FREE SHIPPING on orders of $85 or more
An excerpt from www.HouseOfNames.com archives copyright © 2000 - 2015
Origins Available: German, Jewish
Where did the German Haas family come from? What is the German Haas family crest and coat of arms? When did the Haas family first arrive in the United States? Where did the various branches of the family go? What is the Haas family history?The Haas family name first began to be used in the German state of Bavaria. After the 12th century, as hereditary surnames began to be adopted, names that were derived from locations became particularly common. The family name Haas is a local surname. Originally denoting the proprietorship of an estate or influence within a village, the German preposition von, which means from or of, used with local names, was taken as a mark of aristocracy. The surname Haas was given to someone who lived in Bavaria, where the family was closely identified in early medieval times with the feudal society which would become prominent throughout European history.
Many cultural groups lived in the German states in medieval times. Each had its own dialect and traditions, and unique variations of popular names. Low German, which is similar to contemporary Dutch, was spoken in Westphalia. German names are characterized by additions such as regional suffixes and phrases that tell something about the origin or background of its original bearer. Further contributing to the variation in German names was the fact that there were no spelling rules in medieval times: scribes recorded names according to their sound. The recorded spelling variations of Haas include Hase, Haase, Haas, Hasse, Hasen, Haass, Haasse, Haasen, Haes, Haese, Haess, Haesse, Heslin, Haeslein and many more.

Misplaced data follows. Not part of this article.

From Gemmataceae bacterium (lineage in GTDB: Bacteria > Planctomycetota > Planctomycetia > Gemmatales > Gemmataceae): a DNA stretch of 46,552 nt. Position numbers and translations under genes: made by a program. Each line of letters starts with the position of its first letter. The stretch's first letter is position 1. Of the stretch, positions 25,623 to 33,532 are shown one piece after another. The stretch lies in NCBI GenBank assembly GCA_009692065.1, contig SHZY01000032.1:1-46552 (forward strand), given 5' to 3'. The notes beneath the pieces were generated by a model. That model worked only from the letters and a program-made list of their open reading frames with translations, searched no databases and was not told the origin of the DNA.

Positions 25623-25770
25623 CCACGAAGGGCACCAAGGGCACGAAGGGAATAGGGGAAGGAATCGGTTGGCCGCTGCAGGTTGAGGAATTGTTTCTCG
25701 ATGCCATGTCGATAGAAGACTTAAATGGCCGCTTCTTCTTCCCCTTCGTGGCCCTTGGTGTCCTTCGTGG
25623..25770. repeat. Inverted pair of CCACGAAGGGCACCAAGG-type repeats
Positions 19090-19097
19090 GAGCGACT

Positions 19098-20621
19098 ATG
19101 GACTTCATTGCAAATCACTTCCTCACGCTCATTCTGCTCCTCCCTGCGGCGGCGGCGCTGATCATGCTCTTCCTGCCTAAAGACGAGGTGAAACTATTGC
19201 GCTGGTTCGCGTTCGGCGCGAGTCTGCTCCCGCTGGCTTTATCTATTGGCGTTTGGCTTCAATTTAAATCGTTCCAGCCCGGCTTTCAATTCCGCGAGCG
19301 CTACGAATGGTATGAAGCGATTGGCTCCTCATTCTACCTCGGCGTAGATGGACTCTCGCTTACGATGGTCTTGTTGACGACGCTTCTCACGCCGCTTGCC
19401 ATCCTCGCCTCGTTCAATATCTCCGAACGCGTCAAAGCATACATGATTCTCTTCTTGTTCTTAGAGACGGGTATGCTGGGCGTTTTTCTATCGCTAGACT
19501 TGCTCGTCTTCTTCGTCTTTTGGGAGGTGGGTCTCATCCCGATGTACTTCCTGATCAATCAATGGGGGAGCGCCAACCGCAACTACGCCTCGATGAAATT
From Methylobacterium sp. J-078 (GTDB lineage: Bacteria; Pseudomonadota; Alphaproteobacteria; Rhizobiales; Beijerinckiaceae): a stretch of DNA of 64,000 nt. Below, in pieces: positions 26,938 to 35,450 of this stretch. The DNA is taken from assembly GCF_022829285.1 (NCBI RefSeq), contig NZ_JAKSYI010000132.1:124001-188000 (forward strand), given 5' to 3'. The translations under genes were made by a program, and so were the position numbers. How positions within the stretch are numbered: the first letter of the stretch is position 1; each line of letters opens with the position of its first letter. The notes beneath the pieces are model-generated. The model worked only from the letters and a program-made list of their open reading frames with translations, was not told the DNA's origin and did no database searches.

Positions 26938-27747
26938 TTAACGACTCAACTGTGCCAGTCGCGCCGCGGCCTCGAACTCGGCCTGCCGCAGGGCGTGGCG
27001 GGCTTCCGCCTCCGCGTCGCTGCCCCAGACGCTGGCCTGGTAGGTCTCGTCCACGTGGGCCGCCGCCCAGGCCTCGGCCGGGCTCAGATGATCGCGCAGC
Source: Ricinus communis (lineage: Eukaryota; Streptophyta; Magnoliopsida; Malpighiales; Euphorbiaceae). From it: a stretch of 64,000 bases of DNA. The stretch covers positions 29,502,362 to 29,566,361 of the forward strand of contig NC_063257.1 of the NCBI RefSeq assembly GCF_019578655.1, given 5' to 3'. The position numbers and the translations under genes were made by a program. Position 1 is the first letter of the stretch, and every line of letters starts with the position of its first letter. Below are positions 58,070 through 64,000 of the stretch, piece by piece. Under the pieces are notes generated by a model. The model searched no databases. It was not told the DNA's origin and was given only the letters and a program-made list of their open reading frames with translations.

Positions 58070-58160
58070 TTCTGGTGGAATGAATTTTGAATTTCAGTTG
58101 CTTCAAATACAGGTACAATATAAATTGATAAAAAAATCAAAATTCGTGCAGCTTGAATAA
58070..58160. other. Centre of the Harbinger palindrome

First found in Bavaria, where the family was closely identified in early mediaeval times with the feudal society which would become prominent throughout European history. The name would later emerge as a noble family with great influence, having many distinguished branches, and become noted for its involvement in social, economic and political affairs. The name originates from the German word "Hase," meaning rabbit. Chronicles first mention Ruediger Hase in Bavaria in 1173, Henrich Hase, the owner of the inn "zum Hase" in Basel in 1293, and the name Hass appears in Prague in 1363.
This web page shows only a small excerpt of our Haas research. Another 885 words(63 lines of text) covering the years 1503, 1316, 1421, 1762, 1774, 1801, 1536 and 1362 are included under the topic Early Haas History in all our PDF Extended History products.
Another 23 words(2 lines of text) are included under the topic Early Haas Notables in all our PDF Extended History products.
The great European flow of migration to North America, which began in the middle of the 17th century and continued into the 20th century, was particularly attractive to those from Bavaria who wished to escape either poverty or religious persecution. For many Bavarian tenant farmers, the chance to own their own land was a major incentive. So the widespread colonization of the United States began in 1650, when many immigrants from Germany settled in pockets in Pennsylvania, Texas, New York, Illinois, and California. In Canada, German settlement centered in Ontario and the prairie provinces. Among those of this surname listed in various historical records were:
Haas Settlers in United States in the 18th Century
Haas Settlers in United States in the 19th Century
Haas Settlers in United States in the 20th Century
Haas Settlers in Canada in the 18th Century
Haas Settlers in Canada in the 19th Century
The Haas Family Crest was acquired from the Houseofnames.com archives. The Haas Family Crest was drawn according to heraldic standards based on published blazons. We generally include the oldest published family crest once associated with each surname.
This page was last modified on 1 May 2015 at 12:46.